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Review: car2go Portland

car2go

A few months ago, I woke up one day to discover hundreds of little white-and-blue Smart cars scattered all over Portland. I wondered: who owns all of these cars, and why have they come to my city? It turns out that they all belonged to car2go, a car sharing service in town. Intrigued, I looked into car2go, and what I’ve found is pretty interesting.

Unlike Zipcar, the dominant player in Portland’s car-sharing world, which requires you to a) reserve a car in advance and b) return a car to the location you picked it up, car2go’s model is designed for on-demand, one-way rentals. It works like this. Walk up to a car, tap your member card on the windshield, get in, and drive off. When you’re finished, just park the car in any normal street parking spot, anywhere in the city, tap your card again, and walk away. That’s right — return it anywhere, and don’t even bother paying for parking. Your credit card gets charged later based on how long you drive.

Of course, it isn’t quite that simple. You can’t park in parking spaces designated for less than an hour. You can’t rent cars that have been reserved by other users. There is a “Home Area” that restricts where you can end your rental. And then, of course, there’s the price: 35 cents per minute, including gas and insurance.

I joined car2go shortly after it launched in April and have been testing out the service since. And I’ve been using the service more than I ever thought I would. It’s been a lifesaver on those dreary mornings when I just don’t have it in me to ride my bike to work. I use it for runnings errands for the office, and when I go grocery shopping and just have too much stuff with me to carry easily.

Now, keep in mind that I’m coming from a somewhat unusual perspective: I don’t own a car, I live in a close-in neighborhood, and my primary mode of transportation is a bicycle. For me, car2go has been a super useful addition to my transportation options. I love that I can combine car2go’s one-way trips with other kinds of transportation without much trouble. I never joined Zipcar because it felt too rigid — I don’t plan my trips in advance, I take multiple stops, and don’t end up in the place where I started. car2go feels more like a self-drive taxi than a traditional car rental, but cheaper and more convenient.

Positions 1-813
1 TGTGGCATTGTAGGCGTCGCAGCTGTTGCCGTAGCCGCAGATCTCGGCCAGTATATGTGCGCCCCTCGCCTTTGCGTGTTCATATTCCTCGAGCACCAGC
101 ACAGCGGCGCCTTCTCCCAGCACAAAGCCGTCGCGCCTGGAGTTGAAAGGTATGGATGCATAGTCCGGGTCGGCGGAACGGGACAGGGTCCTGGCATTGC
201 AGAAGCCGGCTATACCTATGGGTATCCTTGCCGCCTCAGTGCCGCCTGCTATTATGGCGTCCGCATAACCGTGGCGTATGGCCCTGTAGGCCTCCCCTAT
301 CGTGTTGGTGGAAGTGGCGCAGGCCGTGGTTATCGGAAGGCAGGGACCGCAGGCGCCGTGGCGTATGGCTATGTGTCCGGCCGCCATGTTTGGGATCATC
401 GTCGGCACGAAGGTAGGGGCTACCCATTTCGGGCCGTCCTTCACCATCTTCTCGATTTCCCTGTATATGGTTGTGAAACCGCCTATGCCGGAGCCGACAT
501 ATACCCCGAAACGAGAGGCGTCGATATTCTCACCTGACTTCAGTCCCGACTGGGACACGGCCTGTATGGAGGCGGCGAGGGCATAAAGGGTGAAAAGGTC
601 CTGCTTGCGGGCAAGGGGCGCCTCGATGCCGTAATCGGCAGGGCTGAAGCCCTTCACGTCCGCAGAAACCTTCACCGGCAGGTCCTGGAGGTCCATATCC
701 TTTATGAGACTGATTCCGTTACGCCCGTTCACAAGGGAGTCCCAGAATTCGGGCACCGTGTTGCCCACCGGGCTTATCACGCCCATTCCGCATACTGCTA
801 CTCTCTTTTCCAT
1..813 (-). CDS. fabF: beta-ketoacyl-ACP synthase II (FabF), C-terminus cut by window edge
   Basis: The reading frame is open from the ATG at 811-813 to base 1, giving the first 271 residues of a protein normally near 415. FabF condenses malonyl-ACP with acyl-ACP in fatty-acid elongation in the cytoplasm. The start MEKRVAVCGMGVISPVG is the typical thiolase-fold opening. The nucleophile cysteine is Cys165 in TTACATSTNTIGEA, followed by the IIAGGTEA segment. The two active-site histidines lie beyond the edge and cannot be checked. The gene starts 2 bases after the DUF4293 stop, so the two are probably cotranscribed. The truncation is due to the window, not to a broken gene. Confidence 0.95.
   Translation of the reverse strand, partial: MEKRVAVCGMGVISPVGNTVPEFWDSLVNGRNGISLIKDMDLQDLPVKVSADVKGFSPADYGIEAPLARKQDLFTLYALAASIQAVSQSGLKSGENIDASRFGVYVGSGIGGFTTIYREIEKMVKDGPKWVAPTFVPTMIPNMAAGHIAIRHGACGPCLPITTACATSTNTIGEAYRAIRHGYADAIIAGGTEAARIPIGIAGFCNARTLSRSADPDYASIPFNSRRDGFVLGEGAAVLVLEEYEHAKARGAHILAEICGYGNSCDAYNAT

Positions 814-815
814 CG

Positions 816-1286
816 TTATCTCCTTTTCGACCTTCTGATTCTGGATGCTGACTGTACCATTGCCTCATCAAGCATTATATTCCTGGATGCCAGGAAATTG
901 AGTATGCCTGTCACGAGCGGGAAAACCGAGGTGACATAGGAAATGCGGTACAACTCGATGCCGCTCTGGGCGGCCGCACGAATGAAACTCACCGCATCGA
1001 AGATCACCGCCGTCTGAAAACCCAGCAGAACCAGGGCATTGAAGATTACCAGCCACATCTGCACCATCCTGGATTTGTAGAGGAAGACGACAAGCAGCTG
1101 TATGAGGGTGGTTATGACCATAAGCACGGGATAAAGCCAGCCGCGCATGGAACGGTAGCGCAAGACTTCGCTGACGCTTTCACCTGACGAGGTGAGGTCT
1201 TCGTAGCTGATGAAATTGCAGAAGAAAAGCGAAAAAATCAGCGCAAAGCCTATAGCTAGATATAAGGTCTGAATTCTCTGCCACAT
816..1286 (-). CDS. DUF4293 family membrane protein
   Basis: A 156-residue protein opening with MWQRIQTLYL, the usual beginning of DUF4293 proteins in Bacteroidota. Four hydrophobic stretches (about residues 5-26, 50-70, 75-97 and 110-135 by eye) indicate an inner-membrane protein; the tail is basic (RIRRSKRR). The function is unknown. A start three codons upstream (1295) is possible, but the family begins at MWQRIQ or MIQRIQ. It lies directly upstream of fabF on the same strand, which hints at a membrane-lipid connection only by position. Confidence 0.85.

There are some downsides, though. Car availability can be spotty. It’s getting more and more common for there to be no cars within reasonable walking distance from my house in SE Portland. I am reluctant to rely on car2go because I just don’t know whether a car will be available when I need one. So using car2go is always an impulsive decision, and this does not appeal to the planner part of my brain. And the price adds up quickly. Even with hourly and daily caps, if you want to drive a car for more than a few minutes, it may actually be cheaper to rent a car from a traditional rental company.

Although the customer service has been friendly and helpful, it seems to take 3-4 business days for any changes to be made for my account. Smart cars are cute and easy to park, but there are times I’ve wished I could drive more than one one passenger. The car2go website is slow and confusing (I’ve been using the C2G app for iPhone, which is definitely worth the cost). Finally, there’s the thinly-veiled fact that car2go is owned by Daimler — If you think you’re helping out some scrappy startup, think again.

I’d definitely recommend giving car2go a try if you live in one of its service areas. Its model may very well be the future of private car transportation: ubiquitous vehicles, available when you need them, without the stresses of pumping gas or maintenance.

Have you used car2go? What do you think about it? I’d love to hear about it on Twitter.